Targeting FOXA1-regulated pathways such as EMT may also be a treatment strategy in combination with antiandrogen therapies. FOXA1 downregulation is shown to lead to TGF-β signaling and EMT activation which can be blocked by TGF-β receptor I inhibitor LY2157299 (Song et al. 2019). The use of LY2157299 demonstrated synergistic effects in combination with enzalutamide in effectively suppressing tumour growth and metastasis in mCRPC preclinical mouse models (Song et al. 2019). Similarly, FOXA1 Forkhead coding mutations such as D226G, H247Y and M253K can also result in EMT activation. Consequently, cells expressing these mutant FOXA1 were sensitive towards MET inhibitor crizotinib treatment in mCRPC xenograft models, which targets the c-Met protein known to induce EMT (Gao et al. 2019). Altogether, targeting FOXA1-regulated pathways such as EMT can be another avenue to improve disease control especially for the metastatic cases where EMT is implicated.

Considering the prevalence and differential FOXA1 activity conferred by specific FOXA1 mutations, future studies may consider conducting inhibition-screens with FOXA1 mutant model systems. The recent development of prostate mouse organoids (Adams et al. 2019) that harbor FOXA1 mutants shows promise as a powerful resource towards identifying mutant-specific FOXA1 inhibitors. This is especially important to maximize the therapeutic index of drugging FOXA1 by minimizing toxicity as FOXA1 is also expressed in normal tissues. This ultimately potentiates the idea of precision oncology, selecting patients for tailored therapy based on their FOXA1 mutation status.

Tracking prostate cancer using FOXA1 related mutations

FOXA1 mutations found across various stages of prostate cancer present an opportunity to track disease progression. Their inclusion in targeted sequencing panels from bodily fluids (urine or blood) can serve as a means to track minimal residual disease since normal tissues should not exhibit FOXA1 mutations. A targeted sequencing of 72 prostate cancer driver genes in the plasma cell-free DNA of patients with mCRPC revealed 37 somatic mutations mapped to FOXA1 3′ UTR in 34/290 (12%) of the patients (Fig. 3) (Annala et al. 2018). In fact, FOXA1 harboured the highest 3′ UTR mutation rate among all 72 genes of interest with indels being the dominant type of alteration (Annala et al. 2018). These indels can be found in the early stage of prostate tumours and are not present in other cancer types, such as bladder cancer, indicating prostate cancer specificity (Annala et al. 2018). The study demonstrated that FOXA1 mutations can be readily detected in liquid biopsy and can potentially serve as a prostate cancer-specific biomarker. Recent findings have shown the differential prevalence of FOXA1 mutations across prostate cancer stages, for instance the early emergence of Forkhead Wing2 coding mutations in localized disease and the enrichment of truncation mutations and SVs in metastatic diseases (Adams et al. 2019; Parolia et al. 2019). This further supports the notion that mutation status surrounding FOXA1 can inform disease progression. Based on the varying function of FOXA1 mutants, the prognostic value of different FOXA1 mutations should be further evaluated in future studies. Through identifying inhibitors that antagonize specific FOXA1 mutants, this approach potentiates personalized treatment. With the constant cellular tumour cellular turnover releasing cell-free DNA, liquid biopsy for FOXA1 mutations permits longitudinal tracking for residual disease and early detection for recurrence.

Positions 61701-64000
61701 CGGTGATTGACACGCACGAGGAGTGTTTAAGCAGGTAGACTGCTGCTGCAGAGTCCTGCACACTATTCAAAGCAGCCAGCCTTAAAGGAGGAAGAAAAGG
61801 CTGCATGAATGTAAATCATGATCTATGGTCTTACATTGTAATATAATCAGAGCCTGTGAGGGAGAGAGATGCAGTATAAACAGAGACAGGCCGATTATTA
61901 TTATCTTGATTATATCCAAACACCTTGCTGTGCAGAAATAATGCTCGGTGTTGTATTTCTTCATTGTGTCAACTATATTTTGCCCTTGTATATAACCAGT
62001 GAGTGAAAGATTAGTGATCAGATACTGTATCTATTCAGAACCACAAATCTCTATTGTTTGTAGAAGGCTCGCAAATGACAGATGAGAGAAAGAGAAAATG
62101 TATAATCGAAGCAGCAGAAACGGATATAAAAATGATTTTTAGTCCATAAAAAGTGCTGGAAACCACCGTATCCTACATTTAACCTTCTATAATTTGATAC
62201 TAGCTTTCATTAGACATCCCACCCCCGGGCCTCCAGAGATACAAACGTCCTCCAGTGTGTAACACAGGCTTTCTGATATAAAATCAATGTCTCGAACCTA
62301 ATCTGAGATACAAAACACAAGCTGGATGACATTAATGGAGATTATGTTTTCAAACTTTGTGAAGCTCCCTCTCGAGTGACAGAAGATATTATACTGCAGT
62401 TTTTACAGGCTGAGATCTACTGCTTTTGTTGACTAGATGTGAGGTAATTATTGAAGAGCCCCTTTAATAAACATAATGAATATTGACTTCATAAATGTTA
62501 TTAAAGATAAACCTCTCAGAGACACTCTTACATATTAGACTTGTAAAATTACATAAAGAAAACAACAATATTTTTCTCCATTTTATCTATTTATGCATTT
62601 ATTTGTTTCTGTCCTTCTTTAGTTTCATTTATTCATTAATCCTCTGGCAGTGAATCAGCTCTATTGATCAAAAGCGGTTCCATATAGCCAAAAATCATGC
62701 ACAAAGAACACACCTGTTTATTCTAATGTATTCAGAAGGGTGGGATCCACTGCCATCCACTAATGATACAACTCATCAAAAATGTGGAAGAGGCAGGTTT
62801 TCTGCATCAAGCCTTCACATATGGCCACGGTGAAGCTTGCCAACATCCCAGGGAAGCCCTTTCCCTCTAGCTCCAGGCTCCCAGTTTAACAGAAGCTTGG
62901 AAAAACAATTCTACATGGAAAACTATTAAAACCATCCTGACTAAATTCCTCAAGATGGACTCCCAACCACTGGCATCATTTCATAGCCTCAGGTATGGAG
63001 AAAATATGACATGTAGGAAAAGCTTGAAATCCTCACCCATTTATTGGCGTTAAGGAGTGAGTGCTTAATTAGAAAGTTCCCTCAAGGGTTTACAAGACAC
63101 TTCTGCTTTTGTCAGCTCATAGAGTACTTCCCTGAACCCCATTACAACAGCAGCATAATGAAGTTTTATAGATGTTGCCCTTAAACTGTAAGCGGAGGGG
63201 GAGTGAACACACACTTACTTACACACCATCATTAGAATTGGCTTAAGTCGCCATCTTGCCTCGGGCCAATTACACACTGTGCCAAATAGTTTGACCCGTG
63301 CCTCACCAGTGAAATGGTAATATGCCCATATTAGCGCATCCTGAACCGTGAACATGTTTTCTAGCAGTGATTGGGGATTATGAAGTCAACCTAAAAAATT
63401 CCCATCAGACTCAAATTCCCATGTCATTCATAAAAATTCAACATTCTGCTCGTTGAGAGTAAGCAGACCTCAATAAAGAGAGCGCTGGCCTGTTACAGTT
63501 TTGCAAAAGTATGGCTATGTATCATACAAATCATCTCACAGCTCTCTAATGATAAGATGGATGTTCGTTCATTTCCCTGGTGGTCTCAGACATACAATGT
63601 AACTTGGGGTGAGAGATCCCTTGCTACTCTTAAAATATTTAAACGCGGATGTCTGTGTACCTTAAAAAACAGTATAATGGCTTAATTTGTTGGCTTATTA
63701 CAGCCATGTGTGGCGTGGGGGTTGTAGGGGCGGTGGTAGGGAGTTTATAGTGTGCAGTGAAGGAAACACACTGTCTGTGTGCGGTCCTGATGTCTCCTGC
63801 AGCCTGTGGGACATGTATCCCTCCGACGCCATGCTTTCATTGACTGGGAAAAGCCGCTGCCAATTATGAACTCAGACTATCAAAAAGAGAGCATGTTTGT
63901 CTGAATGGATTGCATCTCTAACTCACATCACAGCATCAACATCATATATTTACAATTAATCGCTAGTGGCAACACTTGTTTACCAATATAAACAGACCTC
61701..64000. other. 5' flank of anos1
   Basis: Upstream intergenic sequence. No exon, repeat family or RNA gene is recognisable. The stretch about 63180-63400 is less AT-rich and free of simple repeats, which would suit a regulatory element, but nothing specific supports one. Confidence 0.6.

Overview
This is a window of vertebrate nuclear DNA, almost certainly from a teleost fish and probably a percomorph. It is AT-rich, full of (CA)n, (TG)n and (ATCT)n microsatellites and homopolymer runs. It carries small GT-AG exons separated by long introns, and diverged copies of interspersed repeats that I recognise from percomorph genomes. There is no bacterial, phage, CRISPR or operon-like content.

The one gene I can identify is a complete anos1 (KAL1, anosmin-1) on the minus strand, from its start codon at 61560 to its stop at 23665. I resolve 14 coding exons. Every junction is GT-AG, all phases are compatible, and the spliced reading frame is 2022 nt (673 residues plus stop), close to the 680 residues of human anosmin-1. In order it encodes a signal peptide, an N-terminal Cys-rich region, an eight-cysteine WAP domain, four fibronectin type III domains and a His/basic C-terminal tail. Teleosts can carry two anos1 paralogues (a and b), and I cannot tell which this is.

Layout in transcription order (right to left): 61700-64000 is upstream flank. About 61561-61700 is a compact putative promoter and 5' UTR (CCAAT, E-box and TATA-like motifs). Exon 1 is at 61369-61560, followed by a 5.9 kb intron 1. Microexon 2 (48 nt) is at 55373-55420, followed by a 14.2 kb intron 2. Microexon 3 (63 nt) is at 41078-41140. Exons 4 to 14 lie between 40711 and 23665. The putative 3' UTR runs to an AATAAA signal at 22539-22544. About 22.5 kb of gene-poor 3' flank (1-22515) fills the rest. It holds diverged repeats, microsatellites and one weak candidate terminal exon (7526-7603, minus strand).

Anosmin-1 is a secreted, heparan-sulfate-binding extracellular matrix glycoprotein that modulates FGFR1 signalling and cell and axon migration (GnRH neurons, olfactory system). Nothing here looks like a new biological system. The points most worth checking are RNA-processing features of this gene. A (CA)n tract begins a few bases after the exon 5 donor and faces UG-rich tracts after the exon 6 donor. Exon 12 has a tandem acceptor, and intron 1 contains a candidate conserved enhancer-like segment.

Recent functional characterization of FOXA1 mutants shed light on their complex modes of action in driving prostate cancer where the function may be divergent depending on the residues affected. Overlaying the prostate cancer epigenome reveals a catalog of CREs critical for FOXA1 mRNA expression that are extensively perturbed through various modes of somatic mutations. In addition, post-translational modifications such as protein demethylation mediated by LSD1 are identified as additional regulations of FOXA1 activity. Deeper understanding of the somatic mutations and regulatory mechanisms may yield novel biomarkers and therapeutic strategies complementary to our existing standard of care with the ultimate goal of improving patient outcomes. With present day high-throughput methodologies and model systems that have been lacking in the past, there is promise in translating the past and recent biological findings regarding FOXA1 into clinical utility.